An odd title today, for my weekly Shabbat greeting and message to you all.
As I sit here in my office, I contemplate the approaching Shabbat, all the while aware that circumstances will be depriving me of the opportunity to properly welcome Shabbat this evening, for the first time in quite a while. After twenty plus years working at my insane profession, I have managed, over the last few, to finally achieve the ability to leave my performance spaces in the hands of others while I join my wife and my congregation in welcoming Shabbat. Of course, in earlier times, rare was the occasion when I even thought about Shabbat and its meaning, let alone celebrate it's arrival and refrain from laboring at my work. So it should be easy for me to do it again tonight. But this time, the feeling is different. In the past, I was able to either justify the necessity of being at work, or, more recently of putting my faith above my work. Today, I am conflicted as never before. To honor the Shabbat would mean I would not be doing my best as a human being to meet my obligations to others. However, I also have obligation to my G-d.
What would G-d want me to do? At first I thought, well, I can keep Shabbat in my heart. To be honest, with the music of "The Student Prince" swirling around me, and my mind focused on the task of insuring that every aspect of the production falls into place-that every lighting cue, scene change et al happens when it should, that the ushers are well-dressed and offering good customer service, that the custodians have cleaned and stocked the rest rooms, how can I do that? What is the link? It would be more honest to say that I am postponing and compacting my Shabbat until my mind and body are free from other distractions and obligations. For at least I have the daytime tomorrow between evening performances to find some Shabbat peace and rest.
Then there is yet another side that says to me-think of the joy and happiness you will be bringing to others tonight-the beautiful sounds and sights. It will surely be restful and peaceful for them. Maybe the music will carry their souls to place that is like the Shabbat is meant to be for us. I'm just giving up a little piece of my Shabbat so that same spirit can be shared by many others. A rationalization? Surely. Sounds poetic but I'm not buying it fully-yet. Perched on the other shoulder, whispering in my ear, is yet another voice saying "What are you worried about. You're a Reform Jew. Doesn't that mean you can work on Shabbat without guilt?" Sorry to disappoint myself-I know better than that. It used to be an easy out, but no more.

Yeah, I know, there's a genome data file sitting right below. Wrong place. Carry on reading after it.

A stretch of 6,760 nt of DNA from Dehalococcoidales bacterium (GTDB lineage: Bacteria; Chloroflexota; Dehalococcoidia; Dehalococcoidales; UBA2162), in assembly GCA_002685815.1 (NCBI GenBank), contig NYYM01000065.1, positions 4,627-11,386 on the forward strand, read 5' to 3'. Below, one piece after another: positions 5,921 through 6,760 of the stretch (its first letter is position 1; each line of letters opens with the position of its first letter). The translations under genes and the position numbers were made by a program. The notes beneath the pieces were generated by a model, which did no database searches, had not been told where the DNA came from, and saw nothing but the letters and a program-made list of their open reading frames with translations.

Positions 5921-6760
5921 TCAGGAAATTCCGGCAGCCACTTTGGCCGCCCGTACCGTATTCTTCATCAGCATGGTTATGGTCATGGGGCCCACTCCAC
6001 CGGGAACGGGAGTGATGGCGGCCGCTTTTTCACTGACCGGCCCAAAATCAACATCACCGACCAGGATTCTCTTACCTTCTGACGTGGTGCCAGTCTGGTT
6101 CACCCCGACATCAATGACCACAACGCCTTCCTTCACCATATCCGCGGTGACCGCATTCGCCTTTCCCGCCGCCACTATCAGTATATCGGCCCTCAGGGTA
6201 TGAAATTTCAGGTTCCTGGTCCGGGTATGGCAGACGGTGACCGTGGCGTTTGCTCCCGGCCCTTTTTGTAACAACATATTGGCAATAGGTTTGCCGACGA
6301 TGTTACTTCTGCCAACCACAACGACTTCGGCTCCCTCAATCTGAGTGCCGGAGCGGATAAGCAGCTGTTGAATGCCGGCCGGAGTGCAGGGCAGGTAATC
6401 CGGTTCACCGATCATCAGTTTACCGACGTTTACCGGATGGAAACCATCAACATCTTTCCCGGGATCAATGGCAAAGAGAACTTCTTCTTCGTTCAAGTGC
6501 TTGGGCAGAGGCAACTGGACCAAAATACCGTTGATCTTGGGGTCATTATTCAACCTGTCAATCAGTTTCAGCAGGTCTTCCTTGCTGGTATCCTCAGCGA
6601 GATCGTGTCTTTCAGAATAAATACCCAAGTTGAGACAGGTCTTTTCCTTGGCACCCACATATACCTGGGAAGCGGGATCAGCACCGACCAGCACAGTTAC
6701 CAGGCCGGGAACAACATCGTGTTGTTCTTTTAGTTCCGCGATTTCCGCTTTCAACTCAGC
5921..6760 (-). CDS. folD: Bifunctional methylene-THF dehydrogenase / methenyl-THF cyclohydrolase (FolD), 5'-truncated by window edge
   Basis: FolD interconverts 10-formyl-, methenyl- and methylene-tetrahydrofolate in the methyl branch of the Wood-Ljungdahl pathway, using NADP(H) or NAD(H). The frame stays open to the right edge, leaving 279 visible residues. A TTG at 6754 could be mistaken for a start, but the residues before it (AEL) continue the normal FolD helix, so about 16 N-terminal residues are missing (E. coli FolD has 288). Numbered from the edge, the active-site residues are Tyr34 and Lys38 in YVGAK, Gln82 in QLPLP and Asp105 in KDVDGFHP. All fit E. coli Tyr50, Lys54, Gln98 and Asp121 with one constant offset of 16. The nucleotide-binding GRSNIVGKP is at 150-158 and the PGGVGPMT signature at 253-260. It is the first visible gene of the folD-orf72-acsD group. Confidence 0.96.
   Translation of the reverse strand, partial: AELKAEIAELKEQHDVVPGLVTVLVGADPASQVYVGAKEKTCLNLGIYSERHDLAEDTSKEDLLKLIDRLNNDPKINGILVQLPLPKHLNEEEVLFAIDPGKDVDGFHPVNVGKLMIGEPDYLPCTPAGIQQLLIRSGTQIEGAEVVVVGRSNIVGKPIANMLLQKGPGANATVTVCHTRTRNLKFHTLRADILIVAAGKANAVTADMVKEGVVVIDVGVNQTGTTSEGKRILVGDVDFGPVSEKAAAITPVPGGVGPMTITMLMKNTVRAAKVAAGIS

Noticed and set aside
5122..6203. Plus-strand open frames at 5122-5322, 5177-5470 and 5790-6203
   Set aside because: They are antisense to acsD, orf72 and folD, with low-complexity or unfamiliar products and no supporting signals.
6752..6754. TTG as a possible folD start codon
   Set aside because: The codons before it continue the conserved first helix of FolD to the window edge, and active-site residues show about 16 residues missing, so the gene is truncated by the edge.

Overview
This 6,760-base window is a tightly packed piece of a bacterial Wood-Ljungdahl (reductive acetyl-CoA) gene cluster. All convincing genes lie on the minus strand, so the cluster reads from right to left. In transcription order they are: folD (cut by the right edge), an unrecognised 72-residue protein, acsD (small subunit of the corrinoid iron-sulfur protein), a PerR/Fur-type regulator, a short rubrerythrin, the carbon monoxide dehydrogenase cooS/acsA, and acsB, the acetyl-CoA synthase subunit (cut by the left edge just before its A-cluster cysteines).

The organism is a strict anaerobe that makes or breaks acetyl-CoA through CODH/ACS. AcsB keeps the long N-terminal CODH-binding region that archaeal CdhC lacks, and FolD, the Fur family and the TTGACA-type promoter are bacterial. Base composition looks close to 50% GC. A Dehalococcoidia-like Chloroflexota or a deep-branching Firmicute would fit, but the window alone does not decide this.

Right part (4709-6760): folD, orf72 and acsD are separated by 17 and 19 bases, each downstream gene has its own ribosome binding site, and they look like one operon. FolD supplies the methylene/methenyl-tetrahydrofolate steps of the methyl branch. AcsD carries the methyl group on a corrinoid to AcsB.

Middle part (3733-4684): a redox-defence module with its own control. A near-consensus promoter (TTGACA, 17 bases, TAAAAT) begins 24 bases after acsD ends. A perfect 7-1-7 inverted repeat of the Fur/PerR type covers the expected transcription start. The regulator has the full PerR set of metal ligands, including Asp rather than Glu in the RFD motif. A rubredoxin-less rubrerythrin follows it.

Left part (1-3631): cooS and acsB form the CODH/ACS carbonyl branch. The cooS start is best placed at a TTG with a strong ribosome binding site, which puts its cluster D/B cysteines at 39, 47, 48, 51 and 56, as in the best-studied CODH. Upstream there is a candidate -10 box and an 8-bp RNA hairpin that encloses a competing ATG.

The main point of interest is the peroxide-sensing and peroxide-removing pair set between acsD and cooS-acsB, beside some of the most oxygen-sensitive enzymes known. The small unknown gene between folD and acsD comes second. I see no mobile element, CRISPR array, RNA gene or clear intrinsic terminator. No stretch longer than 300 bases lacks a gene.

I searched today through Chaye Sarah for an answer. I found none-only the brief thought that tonight, I would be like Abraham, a resident alien among people who know nothing of my faith and belief. And no land to buy that I can call my own. And one other tenuous connection. Eliezer went searching for a bride for his master's son. I too, am on a search for a bride-the Shabbat bride. And wondering if she really can be found where I will journey tonight-and if she'll come with me when I ask her. I've meandered on long enough. I leave you with no great insight, answer, or solution. I leave you instead, as I am now, conflicted, confused, searching. Strange as it may sound, I am glad that this is how I feel. It means that, at the very least, I'm not taking the easy way out, and really thinking about it.
Sometimes, this confusion is needed in our lives. When we reach a crossroads, perhaps it's best to stop and think a while before making a choice of which road to follow. I wish, for you and yours, a Shabbat of peace, joy, and rest. Or, if you need it to be, one of doubt, confusion, and conflict. Both have their place in G-d's creation.
© 1997 & 2000 by Adrian A. Durlester
Some other musings on this parasha:
Chaye Sarah 5766-Semper
Chaye Sarah 5763-Life Goes On
Chaye Sarah 5757-The Shabbat That Almost Wasn't
Chayeh Sarah 5761-L'cha Dodi Likrat Kala
Chaye Sarah 5762-Priorities, Redundancies And Puzzles
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